# Help needed interpreting a regression table from a logistic model

I’ve run out of ideas for the regression table below, which is from a prediction model for liver transplantation. The paper is available here. The primary outcome was graft failure at 1-year, and the authors fitted a logistic model. So far, so good. Here are the results.

Looking at the first two columns, it appears that all the continuous variables have been dichotomized except the last one, which was not continuous. The next column is the coefficients \beta. As this is a logistic model, it must either be a log odd ratio or an odds ratio. Unfortunately, all signs are positive, which leaves us in the dark. Using common sense, maybe the OR is reported because exp(8.57) would be insane? It seems that for one of the variables with three categories, one coefficient was not reported. Also, one coefficient seems to be on the wrong line; no way Retransplantation=NO is associated with a higher risk. The whole paper’s point is that retransplantation is a big no-no (using a DCD liver). The other coefficients make more sense (e.g., younger donors, smaller BMI, shorter ischemia time all reduce the chances of graft failure).

However, in the next step, the authors derived a risk score system. For example, with Donor age and using a cuffoff of 60 years, they calculated the median for the younger and older group (46 and 66); they call them midpoints. The difference is 20 years, so they multiply the difference in the medians with the coefficient 20 \times 0.084 = 1.68. Thus, the \beta X is basically the effect when going from 46 to 66 years, and the Risk score is just the rounded version of this.

Given this procedure, I would expect that they did not dichotomize before fitting the regression model but subsequently for the midpoints. This would also explain that there is only one coefficient for functional donor warm ischemia time. But I would also assume that they did this step on the log OR scale; that would make more sense, wouldn’t it? Thus, I conclude:

1. They did not dichotomize to fit the logistic model. All variables were entered into the model as continuous data, and the last was binary. Thus, you get one coefficient per variable. However, they did not report the intercept.
2. The \beta are log ORs due to the way they constructed the risk score.
3. Yes, the 8.571 is insane, reflecting a more than 5,000-fold increase in the chance of graft failure. I would love to see the uncertainty around this effect, but the authors failed to report standard errors or a 95% confidence interval. If the problem is complete separation, I would expect the p-value to be very high, not very small.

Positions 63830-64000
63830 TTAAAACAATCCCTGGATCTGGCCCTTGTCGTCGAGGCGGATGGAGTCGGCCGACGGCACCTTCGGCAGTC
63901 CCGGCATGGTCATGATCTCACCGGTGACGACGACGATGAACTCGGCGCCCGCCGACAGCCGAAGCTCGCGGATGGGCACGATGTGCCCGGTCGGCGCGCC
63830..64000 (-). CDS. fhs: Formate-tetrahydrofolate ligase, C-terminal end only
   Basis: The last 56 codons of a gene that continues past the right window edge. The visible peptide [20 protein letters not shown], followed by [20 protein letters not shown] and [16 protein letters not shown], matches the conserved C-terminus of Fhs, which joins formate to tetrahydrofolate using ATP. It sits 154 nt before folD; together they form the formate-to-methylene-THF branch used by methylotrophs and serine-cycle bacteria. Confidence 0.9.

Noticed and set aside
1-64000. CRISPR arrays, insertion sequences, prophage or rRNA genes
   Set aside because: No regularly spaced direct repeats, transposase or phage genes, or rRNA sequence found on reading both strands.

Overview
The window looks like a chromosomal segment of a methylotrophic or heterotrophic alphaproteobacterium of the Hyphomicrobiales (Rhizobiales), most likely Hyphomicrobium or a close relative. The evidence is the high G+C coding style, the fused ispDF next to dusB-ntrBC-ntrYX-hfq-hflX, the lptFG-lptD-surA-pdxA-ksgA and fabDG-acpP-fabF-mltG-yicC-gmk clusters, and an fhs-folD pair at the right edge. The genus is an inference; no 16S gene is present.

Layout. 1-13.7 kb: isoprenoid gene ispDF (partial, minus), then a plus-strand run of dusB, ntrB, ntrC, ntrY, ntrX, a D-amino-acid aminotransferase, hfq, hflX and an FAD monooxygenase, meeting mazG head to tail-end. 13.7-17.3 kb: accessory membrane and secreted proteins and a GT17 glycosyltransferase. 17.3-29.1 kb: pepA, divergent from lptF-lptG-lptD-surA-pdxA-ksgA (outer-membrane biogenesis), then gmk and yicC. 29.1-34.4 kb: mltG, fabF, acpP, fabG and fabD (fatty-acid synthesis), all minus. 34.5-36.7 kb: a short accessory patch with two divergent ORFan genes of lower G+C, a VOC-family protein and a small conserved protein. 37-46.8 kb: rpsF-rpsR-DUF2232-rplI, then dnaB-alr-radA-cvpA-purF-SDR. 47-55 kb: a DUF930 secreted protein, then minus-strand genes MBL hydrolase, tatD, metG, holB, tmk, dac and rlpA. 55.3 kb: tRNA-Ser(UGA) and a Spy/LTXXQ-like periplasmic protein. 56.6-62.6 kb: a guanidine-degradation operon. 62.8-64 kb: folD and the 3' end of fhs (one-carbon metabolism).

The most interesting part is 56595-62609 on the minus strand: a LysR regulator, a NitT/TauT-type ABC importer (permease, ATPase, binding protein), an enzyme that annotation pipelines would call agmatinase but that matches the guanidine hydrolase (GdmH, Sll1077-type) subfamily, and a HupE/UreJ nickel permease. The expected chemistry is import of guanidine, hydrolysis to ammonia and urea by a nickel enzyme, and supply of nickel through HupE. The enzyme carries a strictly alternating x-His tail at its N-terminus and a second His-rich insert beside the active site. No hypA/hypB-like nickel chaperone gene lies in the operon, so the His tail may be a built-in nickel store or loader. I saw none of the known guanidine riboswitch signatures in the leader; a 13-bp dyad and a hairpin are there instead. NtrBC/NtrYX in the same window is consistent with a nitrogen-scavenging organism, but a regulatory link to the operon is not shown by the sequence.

4. The Table is terrible, or maybe it is me who is very, very confused.

I would be very grateful for tips and advice and whether I am on the right track. I am not a Sherlock Holmes.

Please edit your post to provide the full citation for the paper from which the table was extracted.

I think that the authors did indeed report odds ratios, and that they committed a blunder of the first order by adding them rather than adding log OR. This will make helpful patient characteristics turn out to be harmful in the score. This has been written about by @Ewout_Steyerberg @ESteyerberg and myself in letters to the editor. NEVER add ratios.

It is extremely important to determine whether the dichotomization occured before vs after fitting. If it occured before fitting then all of the variable effects are misleading because they did noit properly condition on full covariate information, and this makes more variables appear to be prognostic.

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Thank you very much for the response. I researched more to find out whether the data was continuous or dichotomous to fit the model and found an approved manuscript version, which was still in the author’s original formatting. The table looks as follows:

Here, the effect estimates were vertically centered compared to the published version, where they were aligned with a specific level of the categorical variable (Table 2 in my initial post above). This may indicate that the data was not dichotomized before fitting the model, and we see one coefficient for functional donor warm ischemia time, which would require two coefficients if it had been dichotomized. I conclude with caution the data was not dichotomized. That is good news.

Now, if we assume continuous data, I would say the 0.084 is a log OR and not an OR, thus exp(0.084) = 1.08. It is more reasonable that there was an 8% increase in the chance of graft failure for each additional year increase in donor age. On the other hand, if 0.084 was an OR, then each additional year in donor age would result in a 92% reduction in the risk of graft failure. That is not plausible. Thus, I conclude the effects were log OR. That is also good news, so the author did not make the major blunder of adding up ratios in the construction of the risk score.

However, this still leaves us with the log OR of 8.571 for retransplantation, corresponding to an OR of exp(8.571) = 5,276. It might be explained when almost all the retransplantations resulted in graft failure. It is most likely what happened.

So, I hope this makes sense and is the most plausible scenario? Then, it may not be as bad as it appeared at first.

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